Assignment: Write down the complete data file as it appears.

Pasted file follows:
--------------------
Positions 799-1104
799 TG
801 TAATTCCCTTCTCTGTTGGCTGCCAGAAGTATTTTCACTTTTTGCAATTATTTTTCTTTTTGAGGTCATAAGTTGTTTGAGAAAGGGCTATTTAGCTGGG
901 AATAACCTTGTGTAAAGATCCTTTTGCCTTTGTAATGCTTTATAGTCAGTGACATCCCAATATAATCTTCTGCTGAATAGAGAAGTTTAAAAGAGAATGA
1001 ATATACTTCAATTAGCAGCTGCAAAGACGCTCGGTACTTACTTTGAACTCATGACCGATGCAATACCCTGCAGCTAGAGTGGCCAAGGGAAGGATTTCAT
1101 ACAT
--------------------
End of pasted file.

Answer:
Positions 799-1104
799 TG
801 TAATTCCCTTCTCTGTTGGCTGCCAGAAGTATTTTCACTTTTTGCAATTATTTTTCTTTTTGAGGTCATAAGTTGTTTGAGAAAGGGCTATTTAGCTGGG
901 AATAACCTTGTGTAAAGATCCTTTTGCCTTTGTAATGCTTTATAGTCAGTGACATCCCAATATAATCTTCTGCTGAATAGAGAAGTTTAAAAGAGAATGA
1001 ATATACTTCAATTAGCAGCTGCAAAGACGCTCGGTACTTACTTTGAACTCATGACCGATGCAATACCCTGCAGCTAGAGTGGCCAAGGGAAGGATTTCAT
1101 ACAT